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That sinking feeling
Roiled campaign: Undercurrents seem to be pulling Getman's run for Schuyler County Judge underwaterThe following is by the pseudonymous A. Moralis, who has graced these pages from time to time over the years, weighing in on matters both national and local. This week the race for Schuyler County Judge caught his or her attention -- and in particular the plight of one of the candidates.
By A. Moralis
The signs. The letters. The undercurrent. The innuendoes. The crazy ads showing a gun-toting would-be jurist who thinks that X-ing out his opponents' faces is a good idea. I might have used that back in a 7th grade run for class president, but, well ....
Then, in the light of day -- the sunlight restoring my tolerance -- I think that the local run by a quartet for the 10-year seat in County, Family and Surrogate's Court isn't so bad when compared to what's happening, and will continue to happen, on the national stage.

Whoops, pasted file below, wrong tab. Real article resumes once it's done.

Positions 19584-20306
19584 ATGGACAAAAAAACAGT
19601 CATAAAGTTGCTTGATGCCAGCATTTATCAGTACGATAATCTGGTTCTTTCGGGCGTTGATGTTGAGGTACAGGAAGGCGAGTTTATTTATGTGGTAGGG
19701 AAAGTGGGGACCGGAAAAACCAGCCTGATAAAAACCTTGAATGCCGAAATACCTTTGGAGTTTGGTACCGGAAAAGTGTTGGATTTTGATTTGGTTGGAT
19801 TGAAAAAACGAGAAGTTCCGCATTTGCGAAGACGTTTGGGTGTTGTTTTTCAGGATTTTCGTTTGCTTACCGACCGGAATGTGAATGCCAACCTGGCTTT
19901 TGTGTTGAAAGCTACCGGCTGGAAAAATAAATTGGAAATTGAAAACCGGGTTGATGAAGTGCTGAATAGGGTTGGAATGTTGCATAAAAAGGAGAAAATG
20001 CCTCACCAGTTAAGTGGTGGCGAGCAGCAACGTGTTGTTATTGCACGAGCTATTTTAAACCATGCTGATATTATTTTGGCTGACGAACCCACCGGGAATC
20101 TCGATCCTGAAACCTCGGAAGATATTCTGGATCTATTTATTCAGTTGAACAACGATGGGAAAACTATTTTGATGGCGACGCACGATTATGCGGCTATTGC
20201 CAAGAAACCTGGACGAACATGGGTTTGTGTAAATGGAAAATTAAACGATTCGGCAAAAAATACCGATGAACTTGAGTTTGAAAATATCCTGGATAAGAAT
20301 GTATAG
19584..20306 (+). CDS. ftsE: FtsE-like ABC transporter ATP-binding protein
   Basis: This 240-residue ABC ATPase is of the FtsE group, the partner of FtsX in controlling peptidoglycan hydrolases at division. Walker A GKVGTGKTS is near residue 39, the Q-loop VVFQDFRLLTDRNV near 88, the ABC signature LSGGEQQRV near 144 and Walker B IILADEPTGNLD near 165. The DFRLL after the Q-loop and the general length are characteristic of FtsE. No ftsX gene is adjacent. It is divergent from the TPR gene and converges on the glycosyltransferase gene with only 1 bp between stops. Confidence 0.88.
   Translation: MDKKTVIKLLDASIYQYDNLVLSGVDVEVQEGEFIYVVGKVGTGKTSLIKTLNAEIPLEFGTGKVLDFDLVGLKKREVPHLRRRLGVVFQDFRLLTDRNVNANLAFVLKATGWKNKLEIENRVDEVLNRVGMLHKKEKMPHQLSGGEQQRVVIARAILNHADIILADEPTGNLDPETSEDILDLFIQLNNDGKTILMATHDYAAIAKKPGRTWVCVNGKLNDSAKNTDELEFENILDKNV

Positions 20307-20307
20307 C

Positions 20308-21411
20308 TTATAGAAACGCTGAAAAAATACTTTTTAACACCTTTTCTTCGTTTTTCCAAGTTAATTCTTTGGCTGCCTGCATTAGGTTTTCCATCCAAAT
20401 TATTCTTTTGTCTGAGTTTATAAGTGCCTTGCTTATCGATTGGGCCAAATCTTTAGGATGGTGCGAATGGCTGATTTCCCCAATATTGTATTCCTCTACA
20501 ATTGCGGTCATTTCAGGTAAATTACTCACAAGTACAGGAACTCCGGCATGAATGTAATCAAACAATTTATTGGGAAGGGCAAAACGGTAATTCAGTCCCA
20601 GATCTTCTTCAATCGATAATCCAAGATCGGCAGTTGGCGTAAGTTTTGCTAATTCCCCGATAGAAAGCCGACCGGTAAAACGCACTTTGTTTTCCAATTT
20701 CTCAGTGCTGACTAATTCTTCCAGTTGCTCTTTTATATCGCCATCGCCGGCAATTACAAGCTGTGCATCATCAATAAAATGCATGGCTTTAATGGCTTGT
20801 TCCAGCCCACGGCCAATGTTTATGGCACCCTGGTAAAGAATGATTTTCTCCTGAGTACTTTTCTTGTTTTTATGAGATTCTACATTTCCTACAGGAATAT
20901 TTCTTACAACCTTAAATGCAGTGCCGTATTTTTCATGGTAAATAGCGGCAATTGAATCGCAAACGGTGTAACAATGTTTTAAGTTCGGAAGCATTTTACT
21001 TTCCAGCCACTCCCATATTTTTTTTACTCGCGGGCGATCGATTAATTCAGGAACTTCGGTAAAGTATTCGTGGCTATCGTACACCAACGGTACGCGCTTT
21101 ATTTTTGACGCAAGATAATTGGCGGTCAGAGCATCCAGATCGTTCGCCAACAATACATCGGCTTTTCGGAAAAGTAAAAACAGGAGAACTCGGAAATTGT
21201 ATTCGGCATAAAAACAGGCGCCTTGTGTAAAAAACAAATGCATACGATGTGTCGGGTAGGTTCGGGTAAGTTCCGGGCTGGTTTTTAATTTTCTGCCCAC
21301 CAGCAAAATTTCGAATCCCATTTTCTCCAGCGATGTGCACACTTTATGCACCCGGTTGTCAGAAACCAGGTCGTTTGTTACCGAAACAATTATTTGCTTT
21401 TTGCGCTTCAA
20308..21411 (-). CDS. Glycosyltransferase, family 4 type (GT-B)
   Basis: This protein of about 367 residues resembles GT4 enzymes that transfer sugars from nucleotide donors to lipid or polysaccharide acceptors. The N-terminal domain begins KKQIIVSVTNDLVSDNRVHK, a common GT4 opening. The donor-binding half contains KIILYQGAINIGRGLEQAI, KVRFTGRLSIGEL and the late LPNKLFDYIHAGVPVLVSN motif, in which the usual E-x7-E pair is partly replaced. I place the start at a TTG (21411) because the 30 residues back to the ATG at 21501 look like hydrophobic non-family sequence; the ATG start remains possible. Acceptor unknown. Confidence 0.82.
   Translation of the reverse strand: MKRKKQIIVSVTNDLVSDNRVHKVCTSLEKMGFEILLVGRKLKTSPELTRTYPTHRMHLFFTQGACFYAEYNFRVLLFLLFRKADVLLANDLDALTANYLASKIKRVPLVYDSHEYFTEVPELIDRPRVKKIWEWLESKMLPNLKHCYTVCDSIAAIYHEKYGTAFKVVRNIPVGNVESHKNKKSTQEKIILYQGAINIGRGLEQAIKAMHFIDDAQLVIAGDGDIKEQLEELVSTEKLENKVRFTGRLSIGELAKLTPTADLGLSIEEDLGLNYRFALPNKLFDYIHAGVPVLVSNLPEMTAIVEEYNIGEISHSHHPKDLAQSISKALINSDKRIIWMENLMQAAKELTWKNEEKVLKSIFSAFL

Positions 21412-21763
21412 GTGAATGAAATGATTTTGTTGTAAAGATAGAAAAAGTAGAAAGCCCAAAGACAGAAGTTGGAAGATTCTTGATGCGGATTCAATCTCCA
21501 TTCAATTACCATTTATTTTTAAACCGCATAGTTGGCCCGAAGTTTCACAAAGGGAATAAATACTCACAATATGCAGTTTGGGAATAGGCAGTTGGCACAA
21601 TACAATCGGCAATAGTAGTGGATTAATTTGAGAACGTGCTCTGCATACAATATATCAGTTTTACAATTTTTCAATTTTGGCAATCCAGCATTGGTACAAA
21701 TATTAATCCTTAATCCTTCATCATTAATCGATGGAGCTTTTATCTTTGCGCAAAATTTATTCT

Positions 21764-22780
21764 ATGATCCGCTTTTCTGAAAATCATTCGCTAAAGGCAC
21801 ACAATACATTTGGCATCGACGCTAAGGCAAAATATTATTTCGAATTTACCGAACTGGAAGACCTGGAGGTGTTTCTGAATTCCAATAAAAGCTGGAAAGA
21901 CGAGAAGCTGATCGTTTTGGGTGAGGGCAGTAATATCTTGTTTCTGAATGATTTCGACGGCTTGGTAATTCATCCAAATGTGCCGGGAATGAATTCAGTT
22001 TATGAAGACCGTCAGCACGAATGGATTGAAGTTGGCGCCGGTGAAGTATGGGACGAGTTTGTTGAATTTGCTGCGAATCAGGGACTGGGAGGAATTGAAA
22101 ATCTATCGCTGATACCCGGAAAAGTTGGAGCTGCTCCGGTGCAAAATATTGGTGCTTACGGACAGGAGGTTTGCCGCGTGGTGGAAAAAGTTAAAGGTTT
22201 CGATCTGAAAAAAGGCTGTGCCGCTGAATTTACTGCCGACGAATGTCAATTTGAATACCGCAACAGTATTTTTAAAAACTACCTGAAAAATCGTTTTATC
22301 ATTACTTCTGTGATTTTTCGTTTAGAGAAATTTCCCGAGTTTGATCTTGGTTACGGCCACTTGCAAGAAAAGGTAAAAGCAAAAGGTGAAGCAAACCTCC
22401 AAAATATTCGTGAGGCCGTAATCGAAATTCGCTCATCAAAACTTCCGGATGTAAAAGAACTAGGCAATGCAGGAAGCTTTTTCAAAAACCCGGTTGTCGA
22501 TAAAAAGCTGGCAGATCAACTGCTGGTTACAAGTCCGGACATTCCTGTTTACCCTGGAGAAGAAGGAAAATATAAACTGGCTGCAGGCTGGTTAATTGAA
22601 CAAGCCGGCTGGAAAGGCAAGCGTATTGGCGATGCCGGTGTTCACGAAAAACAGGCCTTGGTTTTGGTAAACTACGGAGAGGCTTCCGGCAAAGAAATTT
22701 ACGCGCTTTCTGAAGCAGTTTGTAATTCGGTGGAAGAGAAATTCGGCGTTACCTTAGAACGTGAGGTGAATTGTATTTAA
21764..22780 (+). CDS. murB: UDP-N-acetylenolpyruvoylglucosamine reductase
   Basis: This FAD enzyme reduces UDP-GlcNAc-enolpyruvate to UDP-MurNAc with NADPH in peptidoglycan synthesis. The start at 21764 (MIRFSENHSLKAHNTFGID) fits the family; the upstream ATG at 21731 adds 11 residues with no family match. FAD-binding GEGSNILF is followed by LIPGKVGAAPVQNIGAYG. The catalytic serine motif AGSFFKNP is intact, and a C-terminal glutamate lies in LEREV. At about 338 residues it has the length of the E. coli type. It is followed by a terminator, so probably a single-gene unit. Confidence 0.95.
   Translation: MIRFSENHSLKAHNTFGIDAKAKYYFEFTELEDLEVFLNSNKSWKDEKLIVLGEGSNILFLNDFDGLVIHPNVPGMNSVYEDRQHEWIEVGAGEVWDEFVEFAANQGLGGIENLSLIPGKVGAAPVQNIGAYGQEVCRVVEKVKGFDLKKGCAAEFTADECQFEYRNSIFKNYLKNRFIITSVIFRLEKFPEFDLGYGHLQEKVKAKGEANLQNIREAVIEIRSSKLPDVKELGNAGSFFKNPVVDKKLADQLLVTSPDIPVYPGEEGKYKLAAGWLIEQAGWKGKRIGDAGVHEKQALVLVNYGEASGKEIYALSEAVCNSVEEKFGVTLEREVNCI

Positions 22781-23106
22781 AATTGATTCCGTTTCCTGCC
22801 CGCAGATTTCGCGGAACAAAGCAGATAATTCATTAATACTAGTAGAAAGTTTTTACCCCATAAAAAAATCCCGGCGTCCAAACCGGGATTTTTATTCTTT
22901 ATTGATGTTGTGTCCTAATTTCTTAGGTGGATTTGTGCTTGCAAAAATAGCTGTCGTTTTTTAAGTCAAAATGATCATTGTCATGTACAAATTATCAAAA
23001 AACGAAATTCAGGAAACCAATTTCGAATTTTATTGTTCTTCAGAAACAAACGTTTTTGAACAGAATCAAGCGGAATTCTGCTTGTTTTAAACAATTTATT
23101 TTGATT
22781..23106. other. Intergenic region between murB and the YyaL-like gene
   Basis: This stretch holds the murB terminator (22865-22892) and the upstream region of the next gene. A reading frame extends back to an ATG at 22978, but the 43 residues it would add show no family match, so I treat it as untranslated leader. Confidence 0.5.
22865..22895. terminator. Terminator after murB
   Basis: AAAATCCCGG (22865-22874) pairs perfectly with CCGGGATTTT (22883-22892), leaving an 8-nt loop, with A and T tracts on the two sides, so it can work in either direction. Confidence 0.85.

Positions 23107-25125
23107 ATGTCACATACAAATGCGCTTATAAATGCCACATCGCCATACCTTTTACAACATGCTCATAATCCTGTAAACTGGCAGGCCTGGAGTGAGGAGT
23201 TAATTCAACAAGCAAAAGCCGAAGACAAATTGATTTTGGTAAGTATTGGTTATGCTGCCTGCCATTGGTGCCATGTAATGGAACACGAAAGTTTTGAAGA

I mean, good God, every day brings a new knuckle chewing move by this or that Democrat or the President or any of a myriad of untrustworthies in Congress -- and it's going to keep on happening for another year.
At least here, the drumbeat of local wannabes ends on Nov. 5 -- barring a tie or a challenge or some other unforeseen wrinkle.
The aforementioned gun-toting and Xed-out ads are the product of the judicial campaign of Republican Steven Getman, whose manager has a flair for both the dramatic and the annoying. I certainly question the candidate's judgment on those ad matters, but I'm not quite ready to render judgment on whatever the hell it was he did or didn't do up in Seneca County years ago when he held the same job there -- County Attorney -- that he holds here.